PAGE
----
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DECEMBER 7, 1999: 

Head On

In Trainspotting, Mark Renton sits on a rock and laments that "it's shite being Scottish." In Ana Kokkinos's Head On, one hears similar cloacal renunciations of national identity: "Of course we take it up the ass. All Greeks do." Here, though, the compensation isn't heroin but homosexual lust. Based on Christos Tsiolkas's novel Loaded, Head On depicts 24 hours in Ari's life: at home with his Greek family (brawling with his father, dancing to traditional music with his mother, reclaiming his vibrator from his sister) and navigating the darkened corners of Melbourne (snorting speed, sniffing amyl, picking up sailors).

Ari wants to break loose from the claustrophobia of both his Greek heritage and the closet. Problem is, he doesn't know how. As the film juxtaposes his own identity crisis with an immigrant-filled Melbourne where "everybody hates everybody else," we see him acting out on his frustrations by grappling in alley ways with repulsive men or clumsily and ineffectually trying to protect his sister from the advances of her Lebanese boyfriend. Like Trainspotting, Head On is a powerful rush of chaotic camera work and visceral images depicting a man's quest for selfhood in a world that's dragging him down from all sides. But here there's no resolution to "choose life" at the end.

-- Michael Miliard


End of Days

Arnold Schwarzenegger and Kevin Smith riding the same rail? You bet. Like Dogma, End of Days is about a soul of shaken faith who's reluctantly undertaken a mission to prevent the obliteration of earthly existence. Arnold plays an ex-cop turned security expert with a boatload of troubles: he's lost his family, he drinks too much, and he gets his ass kicked by a portly, gray-haired nurse. Turns out the Devil's in town (New York City) for the big millennium bash, and if he hooks up with the right girl at the stroke of midnight, all hell will break loose. The woman in question (Robin Tunney) unwittingly carries the mark of Satan, and only she can bear his child. Arnold gets caught up in the bloody mating ritual and pisses the Devil off by stealing his date one too many times.

In the hands of director Peter Hyams -- who does the photography as well -- the film looks great, but the plot is flat and uninspiring. What keeps things afloat is Gabriel Byrne as the pleasure-seeking Devil-in-the-flesh. Be it bedding a mother-daughter combo, punching out a priest, or denouncing God as "the biggest underachiever in history," he's a sheer delight. Arnold delivers the Arnold goods, but it's the Devil who gets his due.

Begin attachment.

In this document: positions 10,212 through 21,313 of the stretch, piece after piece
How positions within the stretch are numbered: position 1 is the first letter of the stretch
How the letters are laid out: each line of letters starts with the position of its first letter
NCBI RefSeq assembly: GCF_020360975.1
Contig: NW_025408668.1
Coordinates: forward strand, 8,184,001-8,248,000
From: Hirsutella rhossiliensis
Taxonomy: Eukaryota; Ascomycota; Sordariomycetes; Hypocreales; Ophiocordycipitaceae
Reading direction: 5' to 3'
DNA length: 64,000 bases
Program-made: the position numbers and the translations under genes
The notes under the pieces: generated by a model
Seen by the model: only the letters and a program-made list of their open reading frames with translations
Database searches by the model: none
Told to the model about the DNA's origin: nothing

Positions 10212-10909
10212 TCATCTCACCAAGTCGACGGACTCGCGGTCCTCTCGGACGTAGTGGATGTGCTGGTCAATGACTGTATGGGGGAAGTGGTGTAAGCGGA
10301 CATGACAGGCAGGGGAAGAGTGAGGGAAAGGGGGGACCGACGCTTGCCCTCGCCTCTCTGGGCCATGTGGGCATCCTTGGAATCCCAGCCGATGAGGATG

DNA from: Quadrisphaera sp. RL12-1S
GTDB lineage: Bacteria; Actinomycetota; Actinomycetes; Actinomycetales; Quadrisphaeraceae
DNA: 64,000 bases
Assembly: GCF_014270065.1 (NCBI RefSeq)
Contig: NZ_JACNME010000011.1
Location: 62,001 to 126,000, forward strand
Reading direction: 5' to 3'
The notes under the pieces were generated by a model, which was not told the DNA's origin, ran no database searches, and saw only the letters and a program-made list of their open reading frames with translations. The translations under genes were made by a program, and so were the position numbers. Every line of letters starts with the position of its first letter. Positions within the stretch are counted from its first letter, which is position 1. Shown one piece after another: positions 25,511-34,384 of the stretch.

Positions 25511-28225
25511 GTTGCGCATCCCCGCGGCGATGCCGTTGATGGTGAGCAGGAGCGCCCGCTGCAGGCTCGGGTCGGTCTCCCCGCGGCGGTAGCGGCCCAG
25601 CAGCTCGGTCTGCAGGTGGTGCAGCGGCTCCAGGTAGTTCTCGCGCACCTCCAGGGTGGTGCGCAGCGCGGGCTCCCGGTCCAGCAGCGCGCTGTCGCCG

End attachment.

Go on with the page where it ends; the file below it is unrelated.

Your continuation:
-- Tom Meek


Caged Heat

On its original 1974 release, Jonathan Demme's Caged Heat became an immediate favorite of Marxist-leaning cultural theorists, who detected a left-wing, revolutionary agenda just under the surface of this steamy women-in-prison exploitation flick: the lumpen gals are multicultural, the honky prison officials (including British cult actress Barbara Steele, in a wheelchair) are insidious behaviorists. Even the apolitical Hollywood Reporter, weighing in on Caged Heat, came on like Foucault: "Prison is a ready metaphor for the repression of modern life, and the women who break their way out . . . suggest a positive, even militant reaction to sexist victimization."

Maybe so. But a quarter-century later, the genre stuff in Caged Heat prevails mightily over the Demme deconstuction of the genre. Comely damsels in jail being strip-searched and showering so that the audience can peep at tits and ass -- that's what the movie is about. Still, Caged Heat is definitely entertaining in a trashy way, because Demme, years before The Silence of the Lambs, is a talented filmmaker, Tak Fujimoto is a top-line cinematographer, and there's an energetic soundtrack by ex-Velvet Undergrounder John Cale. Also, there's an unusually fine ensemble of incarcerated hussies, including rough-and-ready blaxploitation actress Juanita Brown and, my absolute favorite, the ever-disrobing blonde starlet (where is she today?) Rainbeaux Smith.

-- Gerald Peary


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